We Are Undefeatable is promoting new ways to be physically active as coronavirus restrictions tighten across England again.
We Are Undefeatable is encouraging people with long-term health conditions to keep active despite many areas of England being under new coronavirus (Covid-19) restrictions.
The campaign, which is led by 15 major health charities and inspires people to be physically active in any way that works for them by sharing real life stories and experiences, is promoting Team Undefeatable which is made up of virtual teams people can get involved with at home.
Former England international footballers Emile Heskey and Kelly Smith have backed the innovative initiative, which comes at a time when new figures have revealed the impact lockdown had on activity levels during the early part of the pandemic.
The most recent Active Lives Adult Survey revealed that inactivity rose by 11% for people with long-term health conditions between mid-March and mid-May, with a quarter of people living with such a condition saying they will not return to communal sport and leisure centres until there’s a vaccine, or coronavirus is no longer a threat in the UK.
This is despite widespread understanding that regular physical activity can reduce the risk of developing some long-term health conditions by up to 40%.
Regular bouts of exercise also help improve immune function and reduce systemic inflammation, leading researchers to suggest that physical activity could reduce the severity of coronavirus symptoms and shorten recovery times.
Online communities can help people to keep moving when many of the activities they normally enjoy are no longer available in an accessible form.
Walking football and dance programmes are available on the We Are Undefeatable website and there are handy tips for setting up a virtual team, as well as advice for coaches on how to tailor sessions for people living with health conditions.
The programmes have been proven to work, with groups coming together virtually to stay active and support each other during tough times brought on by the pandemic.
Keira Walters, who is part of a virtual walking football team, said being a member had helped her while being asked to shield.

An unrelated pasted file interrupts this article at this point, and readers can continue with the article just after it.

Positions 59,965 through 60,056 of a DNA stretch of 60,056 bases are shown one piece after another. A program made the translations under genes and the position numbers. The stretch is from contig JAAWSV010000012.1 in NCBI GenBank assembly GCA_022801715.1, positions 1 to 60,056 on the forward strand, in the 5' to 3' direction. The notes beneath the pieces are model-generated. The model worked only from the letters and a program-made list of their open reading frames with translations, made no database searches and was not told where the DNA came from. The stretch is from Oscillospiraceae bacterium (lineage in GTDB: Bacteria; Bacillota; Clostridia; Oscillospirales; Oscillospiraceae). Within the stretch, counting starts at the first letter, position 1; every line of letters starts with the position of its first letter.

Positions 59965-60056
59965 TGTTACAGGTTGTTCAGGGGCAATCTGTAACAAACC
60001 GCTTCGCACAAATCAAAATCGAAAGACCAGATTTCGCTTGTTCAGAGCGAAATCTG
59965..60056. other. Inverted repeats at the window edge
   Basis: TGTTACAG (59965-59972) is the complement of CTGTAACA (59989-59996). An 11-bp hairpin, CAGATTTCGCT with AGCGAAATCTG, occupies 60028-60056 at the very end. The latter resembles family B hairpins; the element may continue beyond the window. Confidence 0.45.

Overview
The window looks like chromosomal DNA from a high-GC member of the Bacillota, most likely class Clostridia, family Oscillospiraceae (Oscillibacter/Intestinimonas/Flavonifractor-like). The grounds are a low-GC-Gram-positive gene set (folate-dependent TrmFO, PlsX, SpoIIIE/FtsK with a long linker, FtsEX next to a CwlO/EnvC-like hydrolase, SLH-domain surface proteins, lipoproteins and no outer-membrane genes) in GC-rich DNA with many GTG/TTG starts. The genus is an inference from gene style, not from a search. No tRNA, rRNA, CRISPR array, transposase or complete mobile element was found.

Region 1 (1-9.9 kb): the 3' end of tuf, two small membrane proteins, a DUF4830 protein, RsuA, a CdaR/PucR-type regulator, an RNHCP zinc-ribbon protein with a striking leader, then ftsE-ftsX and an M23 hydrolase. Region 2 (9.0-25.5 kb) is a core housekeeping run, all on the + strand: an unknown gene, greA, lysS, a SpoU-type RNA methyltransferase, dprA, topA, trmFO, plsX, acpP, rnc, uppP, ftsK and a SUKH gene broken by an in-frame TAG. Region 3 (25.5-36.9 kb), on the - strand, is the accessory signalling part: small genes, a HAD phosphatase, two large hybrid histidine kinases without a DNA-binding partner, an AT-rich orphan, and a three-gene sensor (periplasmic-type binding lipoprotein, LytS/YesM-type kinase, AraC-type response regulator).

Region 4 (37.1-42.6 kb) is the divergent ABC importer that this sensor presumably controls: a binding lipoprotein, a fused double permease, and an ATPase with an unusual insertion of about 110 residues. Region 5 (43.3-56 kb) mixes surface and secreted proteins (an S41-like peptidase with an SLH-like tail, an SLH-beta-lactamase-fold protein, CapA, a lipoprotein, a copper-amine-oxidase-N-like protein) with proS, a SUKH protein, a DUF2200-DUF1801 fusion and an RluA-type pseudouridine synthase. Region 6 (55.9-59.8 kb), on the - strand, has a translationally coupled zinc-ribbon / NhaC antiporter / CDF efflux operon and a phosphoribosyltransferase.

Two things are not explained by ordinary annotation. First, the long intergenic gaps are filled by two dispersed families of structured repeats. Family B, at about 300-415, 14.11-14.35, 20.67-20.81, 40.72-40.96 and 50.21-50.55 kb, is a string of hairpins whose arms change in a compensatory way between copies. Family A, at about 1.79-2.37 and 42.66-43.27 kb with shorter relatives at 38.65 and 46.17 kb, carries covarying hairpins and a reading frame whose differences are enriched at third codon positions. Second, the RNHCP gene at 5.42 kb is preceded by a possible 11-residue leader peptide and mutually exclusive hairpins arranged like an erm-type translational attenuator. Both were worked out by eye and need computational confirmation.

“I had a kidney transplant 13 years ago and have to take immunosuppressive drugs every day” she explained. “During lockdown, I was asked by my renal team at my local hospital to shield for the full three months, making physical activity challenging. I also suffered from anxiety and panic attacks, which was prompted purely from the pandemic.
“The virtual walking football team was genuinely a lifeline for me – getting active with a group of like-minded individuals has given me focus and purpose. I feel as though I have learnt so much from the virtual team members, including increasing my awareness of other people’s long-term health conditions and how we can build a genuine support network together. I honestly can say I have a spring in my step again.”
Inclusive dance teacher Katie Mason has been involved with a dance squad that includes eight women living with various long-term health conditions such as MS, cancer, cerebral palsy and osteoporosis.
“My passion is making dance as inclusive as possible for as many people,” she said. “I truly believe that it has the power to bring people together in a way that is creative and fun, but can be tailored to different abilities and or conditions.
“Our classes were a time when the individuals could just think about dancing and enjoy the feeling rather than worry about what they may be going through. I’d urge anyone to set up their own groups, find an online or in-person group (if allowed to do so), or just follow some moves and dance alone.”
The squad, who had been rehearsing on Zoom together for 10 weeks, decided to surprise their friends and family with an emotional virtual dance performance instead.